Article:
Gaming has come a long way in 20 years. In the early 90s, the picture of a gamer was usually a male in the early 20s sitting alone in front of computer screen for hours. Today, 59% of Americans play video games. Most of them are not playing alone. Gaming is becoming a social activity with people playing online with friends and families. While playing games is a great way for families to connect, it can also be a source of conflict. Many of the most popular games such as Halo or Call of Duty are not for kids. Sometimes, trying to find a game that works for the entire family is a challenge. Thankfully, the ESRB is there to help families make the right choice.
The ESRB, Entertainment Software Review Board, is a non-profit, self-regulatory body that assigns ratings for video games and apps so parents can make informed choices. They began rating games back in 1994. Over the last 20 years, ESRB ratings have appeared on nearly every computer or video game sold at retail in North America.
The ESRB is more than just ratings. On their website and mobile app, parents can read reviews and find out the reasons behind the rating. In our house, I turn to the ESRB and Common Sense Media, when I have questions about a game. What I love is before my kids ask to play a game they check these sites as well.
Over the last few years, I have talked with Dona Fraser,Vice President of ESRB Privacy Certified, several times about protecting kids privacy while playing games as well as how to choose the best games for your family. She always has lots of great advice for parents. To celebrate ESRB’s 20th Anniversary, I have pinned some articles about games and kids.
Finally, the ESRB asked me to be a ESRB Parent Ambassador. I am excited to be a part of an amazing group of parent bloggers. Below is the list of the Ambassdors. (Thank you techsavvymama for the list!) Please check out their blogs for more information on choosing and playing games safely.
ESRB PARENT AMBASSADORS
Monica Vila, The Online Mom
Mary Heston, Mrs. Video Games
Leticia Barr, Tech Savvy Mamas
Sarah Kimmel, Tech 4 Mommies
Tina Case, Parent Grapevine
Ana Picazo, Bongga Mom
Eric & Camila, Geek Junior
Anne Livingston, Kids Privacy
Caryn Bailey, Rockin’ Mama
Beth Blecherman, TechMamas
Kimberly Kauer, Silicon Valley Mamas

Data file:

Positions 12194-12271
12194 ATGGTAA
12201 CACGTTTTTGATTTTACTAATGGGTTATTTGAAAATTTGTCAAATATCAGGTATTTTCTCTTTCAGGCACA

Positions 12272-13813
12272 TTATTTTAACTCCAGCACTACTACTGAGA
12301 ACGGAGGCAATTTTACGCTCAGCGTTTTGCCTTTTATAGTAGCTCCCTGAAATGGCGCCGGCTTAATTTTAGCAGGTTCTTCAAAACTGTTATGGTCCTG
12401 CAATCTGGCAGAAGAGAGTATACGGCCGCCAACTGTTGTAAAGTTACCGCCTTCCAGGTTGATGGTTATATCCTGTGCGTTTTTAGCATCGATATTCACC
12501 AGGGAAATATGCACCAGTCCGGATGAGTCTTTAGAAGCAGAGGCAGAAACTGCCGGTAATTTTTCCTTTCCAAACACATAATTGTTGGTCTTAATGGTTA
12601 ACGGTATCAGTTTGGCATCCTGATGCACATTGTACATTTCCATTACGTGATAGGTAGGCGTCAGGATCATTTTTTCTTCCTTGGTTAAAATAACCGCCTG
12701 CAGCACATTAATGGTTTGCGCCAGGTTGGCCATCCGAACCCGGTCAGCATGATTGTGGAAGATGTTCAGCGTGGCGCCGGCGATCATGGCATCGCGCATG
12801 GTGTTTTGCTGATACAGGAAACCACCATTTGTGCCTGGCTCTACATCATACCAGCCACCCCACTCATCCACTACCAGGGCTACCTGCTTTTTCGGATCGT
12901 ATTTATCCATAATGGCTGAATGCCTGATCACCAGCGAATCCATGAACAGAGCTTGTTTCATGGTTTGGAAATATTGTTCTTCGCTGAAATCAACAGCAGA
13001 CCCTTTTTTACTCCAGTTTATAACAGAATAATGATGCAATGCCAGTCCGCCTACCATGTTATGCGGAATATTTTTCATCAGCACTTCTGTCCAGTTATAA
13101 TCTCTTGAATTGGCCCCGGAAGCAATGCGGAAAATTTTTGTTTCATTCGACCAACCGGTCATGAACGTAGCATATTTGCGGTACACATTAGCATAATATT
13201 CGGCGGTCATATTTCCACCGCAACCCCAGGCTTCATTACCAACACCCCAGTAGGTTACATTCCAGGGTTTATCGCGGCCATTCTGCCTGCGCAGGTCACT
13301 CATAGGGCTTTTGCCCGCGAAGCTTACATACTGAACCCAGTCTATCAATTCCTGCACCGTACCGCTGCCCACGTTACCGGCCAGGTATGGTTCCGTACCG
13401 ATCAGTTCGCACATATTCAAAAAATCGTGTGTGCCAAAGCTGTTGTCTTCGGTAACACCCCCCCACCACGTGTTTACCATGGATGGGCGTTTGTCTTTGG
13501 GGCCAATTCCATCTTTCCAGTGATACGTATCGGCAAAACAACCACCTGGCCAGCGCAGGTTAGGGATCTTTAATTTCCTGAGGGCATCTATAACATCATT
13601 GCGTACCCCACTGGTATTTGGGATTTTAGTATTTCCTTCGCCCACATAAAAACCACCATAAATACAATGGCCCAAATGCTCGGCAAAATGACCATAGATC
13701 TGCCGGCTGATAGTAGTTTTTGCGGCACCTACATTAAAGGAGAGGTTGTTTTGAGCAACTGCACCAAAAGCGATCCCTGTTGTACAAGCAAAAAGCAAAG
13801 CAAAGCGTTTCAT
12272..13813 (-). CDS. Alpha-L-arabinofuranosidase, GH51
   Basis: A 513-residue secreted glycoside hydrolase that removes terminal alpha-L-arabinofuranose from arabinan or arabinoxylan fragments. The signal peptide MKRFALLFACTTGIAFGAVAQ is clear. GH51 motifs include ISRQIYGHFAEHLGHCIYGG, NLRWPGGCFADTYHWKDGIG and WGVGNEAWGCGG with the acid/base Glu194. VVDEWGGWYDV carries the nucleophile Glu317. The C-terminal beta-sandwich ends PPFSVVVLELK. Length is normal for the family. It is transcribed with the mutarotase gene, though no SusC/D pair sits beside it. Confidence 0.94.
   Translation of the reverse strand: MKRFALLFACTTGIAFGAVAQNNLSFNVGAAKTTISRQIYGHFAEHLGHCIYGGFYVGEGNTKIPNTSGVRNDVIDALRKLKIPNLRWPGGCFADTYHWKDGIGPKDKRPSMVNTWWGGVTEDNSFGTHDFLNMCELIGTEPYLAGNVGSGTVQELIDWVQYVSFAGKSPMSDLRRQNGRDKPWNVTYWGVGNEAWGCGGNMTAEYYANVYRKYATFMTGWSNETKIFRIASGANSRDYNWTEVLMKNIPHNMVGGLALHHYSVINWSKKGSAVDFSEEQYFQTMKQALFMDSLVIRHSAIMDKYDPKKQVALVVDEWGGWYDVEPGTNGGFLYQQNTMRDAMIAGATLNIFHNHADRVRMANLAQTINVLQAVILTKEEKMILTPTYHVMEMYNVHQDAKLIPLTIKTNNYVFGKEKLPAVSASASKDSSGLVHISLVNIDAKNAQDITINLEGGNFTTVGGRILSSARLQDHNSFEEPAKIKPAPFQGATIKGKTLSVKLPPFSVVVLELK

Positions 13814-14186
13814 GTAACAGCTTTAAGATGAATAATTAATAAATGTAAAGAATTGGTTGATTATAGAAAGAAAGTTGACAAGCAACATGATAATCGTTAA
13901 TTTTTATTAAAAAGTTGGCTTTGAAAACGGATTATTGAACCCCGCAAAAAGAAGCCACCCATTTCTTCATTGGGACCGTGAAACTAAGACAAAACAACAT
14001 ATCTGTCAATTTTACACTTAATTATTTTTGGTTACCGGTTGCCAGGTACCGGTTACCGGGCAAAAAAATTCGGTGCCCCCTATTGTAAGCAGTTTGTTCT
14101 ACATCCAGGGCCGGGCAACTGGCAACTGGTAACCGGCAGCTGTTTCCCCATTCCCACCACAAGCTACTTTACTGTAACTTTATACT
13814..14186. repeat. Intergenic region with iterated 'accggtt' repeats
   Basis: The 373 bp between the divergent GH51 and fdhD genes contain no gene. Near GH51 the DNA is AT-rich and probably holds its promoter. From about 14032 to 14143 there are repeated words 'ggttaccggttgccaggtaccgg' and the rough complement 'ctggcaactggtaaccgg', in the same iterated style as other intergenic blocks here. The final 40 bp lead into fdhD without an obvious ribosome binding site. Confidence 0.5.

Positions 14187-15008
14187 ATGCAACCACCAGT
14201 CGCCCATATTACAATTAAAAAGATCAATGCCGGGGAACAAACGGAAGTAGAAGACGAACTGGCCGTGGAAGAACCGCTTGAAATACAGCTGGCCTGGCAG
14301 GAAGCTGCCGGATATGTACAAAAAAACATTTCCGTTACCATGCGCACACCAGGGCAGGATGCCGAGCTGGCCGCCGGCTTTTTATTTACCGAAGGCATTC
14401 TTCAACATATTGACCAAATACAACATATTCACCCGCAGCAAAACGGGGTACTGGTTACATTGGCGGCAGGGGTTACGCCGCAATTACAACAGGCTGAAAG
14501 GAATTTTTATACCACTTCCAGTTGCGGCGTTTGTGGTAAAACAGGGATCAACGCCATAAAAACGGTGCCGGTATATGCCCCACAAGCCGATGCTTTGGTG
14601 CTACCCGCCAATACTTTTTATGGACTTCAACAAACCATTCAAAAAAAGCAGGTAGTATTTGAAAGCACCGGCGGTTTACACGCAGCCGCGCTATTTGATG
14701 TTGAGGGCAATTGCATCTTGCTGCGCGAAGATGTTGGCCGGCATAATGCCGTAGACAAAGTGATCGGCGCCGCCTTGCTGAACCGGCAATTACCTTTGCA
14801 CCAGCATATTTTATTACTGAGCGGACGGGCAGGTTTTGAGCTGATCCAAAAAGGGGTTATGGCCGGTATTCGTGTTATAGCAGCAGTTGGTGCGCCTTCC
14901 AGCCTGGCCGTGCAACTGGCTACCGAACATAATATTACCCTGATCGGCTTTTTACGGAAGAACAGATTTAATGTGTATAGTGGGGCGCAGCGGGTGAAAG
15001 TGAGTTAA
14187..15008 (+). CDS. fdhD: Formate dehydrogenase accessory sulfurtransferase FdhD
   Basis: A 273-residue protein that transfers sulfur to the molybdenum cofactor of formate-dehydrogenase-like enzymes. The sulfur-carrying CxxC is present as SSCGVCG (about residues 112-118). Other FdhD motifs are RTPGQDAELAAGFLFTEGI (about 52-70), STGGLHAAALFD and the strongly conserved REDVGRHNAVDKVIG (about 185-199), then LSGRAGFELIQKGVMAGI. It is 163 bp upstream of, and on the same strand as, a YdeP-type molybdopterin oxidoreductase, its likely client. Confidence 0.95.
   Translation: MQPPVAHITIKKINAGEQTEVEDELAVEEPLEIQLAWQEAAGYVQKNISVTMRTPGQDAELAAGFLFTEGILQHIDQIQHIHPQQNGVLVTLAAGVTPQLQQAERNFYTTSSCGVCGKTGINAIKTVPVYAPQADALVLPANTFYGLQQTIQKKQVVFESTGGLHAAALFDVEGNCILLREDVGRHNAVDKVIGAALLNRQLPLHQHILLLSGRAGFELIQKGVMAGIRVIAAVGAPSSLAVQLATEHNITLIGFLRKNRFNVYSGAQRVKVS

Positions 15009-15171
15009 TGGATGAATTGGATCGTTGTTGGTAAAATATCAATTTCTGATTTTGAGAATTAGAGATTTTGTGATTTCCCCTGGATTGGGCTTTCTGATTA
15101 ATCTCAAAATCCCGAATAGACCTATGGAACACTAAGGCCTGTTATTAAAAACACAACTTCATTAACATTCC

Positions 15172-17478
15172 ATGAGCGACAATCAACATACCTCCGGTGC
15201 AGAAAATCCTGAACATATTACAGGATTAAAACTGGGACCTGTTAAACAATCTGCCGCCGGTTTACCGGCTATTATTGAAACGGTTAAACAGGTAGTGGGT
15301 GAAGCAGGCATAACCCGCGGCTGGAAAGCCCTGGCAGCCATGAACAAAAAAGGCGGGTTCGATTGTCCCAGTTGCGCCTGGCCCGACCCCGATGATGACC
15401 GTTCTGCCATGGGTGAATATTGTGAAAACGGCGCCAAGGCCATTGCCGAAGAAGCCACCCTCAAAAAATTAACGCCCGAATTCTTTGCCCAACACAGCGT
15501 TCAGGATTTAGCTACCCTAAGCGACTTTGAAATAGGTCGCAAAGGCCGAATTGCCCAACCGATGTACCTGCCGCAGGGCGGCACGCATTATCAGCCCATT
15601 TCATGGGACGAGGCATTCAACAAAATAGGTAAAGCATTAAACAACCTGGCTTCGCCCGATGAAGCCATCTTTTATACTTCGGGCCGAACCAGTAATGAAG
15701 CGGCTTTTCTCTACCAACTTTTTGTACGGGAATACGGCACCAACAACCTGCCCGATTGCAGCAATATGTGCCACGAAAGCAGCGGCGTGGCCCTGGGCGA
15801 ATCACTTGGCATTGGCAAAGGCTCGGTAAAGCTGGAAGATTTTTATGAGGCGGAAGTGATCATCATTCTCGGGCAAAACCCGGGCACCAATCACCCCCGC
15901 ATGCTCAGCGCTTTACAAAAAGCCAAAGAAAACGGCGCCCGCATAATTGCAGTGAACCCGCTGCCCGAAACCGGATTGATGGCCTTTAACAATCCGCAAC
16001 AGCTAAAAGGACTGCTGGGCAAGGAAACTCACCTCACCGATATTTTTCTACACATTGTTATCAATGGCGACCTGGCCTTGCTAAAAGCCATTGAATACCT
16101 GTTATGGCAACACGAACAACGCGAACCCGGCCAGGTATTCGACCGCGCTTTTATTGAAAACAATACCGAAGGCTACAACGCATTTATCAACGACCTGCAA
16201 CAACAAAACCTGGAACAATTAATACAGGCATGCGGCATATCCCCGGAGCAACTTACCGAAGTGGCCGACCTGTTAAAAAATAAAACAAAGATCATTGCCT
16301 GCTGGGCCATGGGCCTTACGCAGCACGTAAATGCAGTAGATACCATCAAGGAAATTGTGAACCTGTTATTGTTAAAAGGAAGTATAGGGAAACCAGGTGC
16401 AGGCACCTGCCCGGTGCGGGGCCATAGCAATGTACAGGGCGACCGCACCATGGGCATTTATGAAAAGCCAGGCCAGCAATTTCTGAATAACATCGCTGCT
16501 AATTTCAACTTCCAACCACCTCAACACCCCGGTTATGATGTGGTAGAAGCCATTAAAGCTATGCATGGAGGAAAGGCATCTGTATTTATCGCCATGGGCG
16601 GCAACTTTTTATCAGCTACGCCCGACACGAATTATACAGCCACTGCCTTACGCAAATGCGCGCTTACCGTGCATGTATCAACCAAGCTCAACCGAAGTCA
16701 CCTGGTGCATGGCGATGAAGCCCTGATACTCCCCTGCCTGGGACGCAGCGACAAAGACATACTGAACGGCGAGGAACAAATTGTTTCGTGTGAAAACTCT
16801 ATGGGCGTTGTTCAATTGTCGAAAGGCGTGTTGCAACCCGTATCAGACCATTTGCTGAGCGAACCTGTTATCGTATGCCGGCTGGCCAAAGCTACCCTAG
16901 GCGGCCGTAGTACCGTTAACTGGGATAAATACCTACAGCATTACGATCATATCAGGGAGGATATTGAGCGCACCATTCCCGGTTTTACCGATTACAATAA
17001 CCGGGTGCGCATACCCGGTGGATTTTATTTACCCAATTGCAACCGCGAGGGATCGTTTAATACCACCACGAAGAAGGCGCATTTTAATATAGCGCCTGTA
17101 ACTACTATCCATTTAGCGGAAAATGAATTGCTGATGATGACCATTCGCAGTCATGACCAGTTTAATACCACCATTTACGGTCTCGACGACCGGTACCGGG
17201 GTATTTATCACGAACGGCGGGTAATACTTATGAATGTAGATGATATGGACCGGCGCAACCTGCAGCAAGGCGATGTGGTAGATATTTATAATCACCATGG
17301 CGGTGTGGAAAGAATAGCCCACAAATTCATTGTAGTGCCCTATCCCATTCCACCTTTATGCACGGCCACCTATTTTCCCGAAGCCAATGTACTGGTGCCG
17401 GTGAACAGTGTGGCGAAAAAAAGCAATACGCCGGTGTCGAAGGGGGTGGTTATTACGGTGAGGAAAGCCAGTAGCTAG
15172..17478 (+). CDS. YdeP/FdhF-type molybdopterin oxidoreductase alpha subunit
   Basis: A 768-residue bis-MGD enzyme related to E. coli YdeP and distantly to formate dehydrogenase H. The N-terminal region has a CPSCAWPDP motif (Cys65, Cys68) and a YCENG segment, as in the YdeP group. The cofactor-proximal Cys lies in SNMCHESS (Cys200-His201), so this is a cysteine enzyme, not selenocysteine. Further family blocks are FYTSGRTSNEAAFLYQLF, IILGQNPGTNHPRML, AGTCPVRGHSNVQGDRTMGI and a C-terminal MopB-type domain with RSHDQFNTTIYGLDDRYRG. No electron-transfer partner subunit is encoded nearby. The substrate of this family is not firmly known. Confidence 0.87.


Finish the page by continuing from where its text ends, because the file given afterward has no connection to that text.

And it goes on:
Kris Cain, Little Tech Girl
Lori Cunningham, Well Connected Mom
Kathleen Bailey, Gaggle of Gamers
One of the best ways to reach teens is to share with them a real world example. When talking to my kids I use a lot of stories from the news. For example when talking about digital reputation, I showed them “My Embarrassing Photo went Viral.” This weekend, we talked about the celebrity hacking scandal and what kids can do to keep their devices and accounts secure.
Last week, explicit photographs of 100 female celebrities were leaked online. These photographs came from a group of hackers who collected and traded nude pictures online. How they attained these pictures was by breaking into the celebrity’s Apple iCloud account. Reportedly, these hackers were able to access these personal accounts repeatedly and download pictures.
How did the hackers break in? According to Apple, “celebrity accounts were compromised by a very targeted attack on user names, passwords and security questions, a practice that has become all too common on the Internet.” In this case, hackers gained as much data as possible from public social media accounts and used it to find emails, guess passwords and security questions.
Most of these celebrities were probably unaware their pictures were even stored on iCloud. iCloud is a backup system which automatically saves digital photos, calendars etc. When someone takes a picture with their mobile phone it is automatically uploaded and stored in their iCloud account. Even if they deleted it off their phone, it could still be in iCloud. The benefit to an automatic backup is if someone loses their phone, they would not lose everything.
You can turn off these automatic backups. Without the automatic backup, if they lose their phone and haven’t downloaded their pictures, they could lose all their digital photos. I know many teens who have lost their phone or accidentally broken it. Given the likelihood of something happening to their phone, a better alternative may be to increase security.
Parents should share with their kids how to improve security on their end by:
- Setting a Strong Password – An easy password is like closing the door without locking it. Teens and kids should always use strong passwords for their accounts and devices. Never use common passwords like “password” or “1234”. Choose passwords that are hard to guess with both letters, numbers and symbols.
- Choosing unique passwords – Once you have that strong password do not use it for every account. If someone happens to guess or sees your password they will now have access to all your accounts. Every account should have a unique password
- Turning on 2 factor identification – Once this feature is turned on, a person trying to access an account has to enter a password plus a code before they can login to an iCloud or Google Account. This unique code is sent to a trusted device chosen in advance by the user. Some popular apps, such as facebook, twitter and tumblr also offer 2 factor security.
- Watching the oversharing – Keep answers to security questions off social media or don’t use real answers to your security questions. Let’s say your favorite singer is Taylor Swift, the answer to the security question “who is your favorite singer” could be Kanye West.
Finally, it is not bad idea to remind kids there is no such thing as a private digital photo. Even with apps like Snapchat, a photo doesn’t truly disappear. Nothing is 100% private in the digital world.
For more information: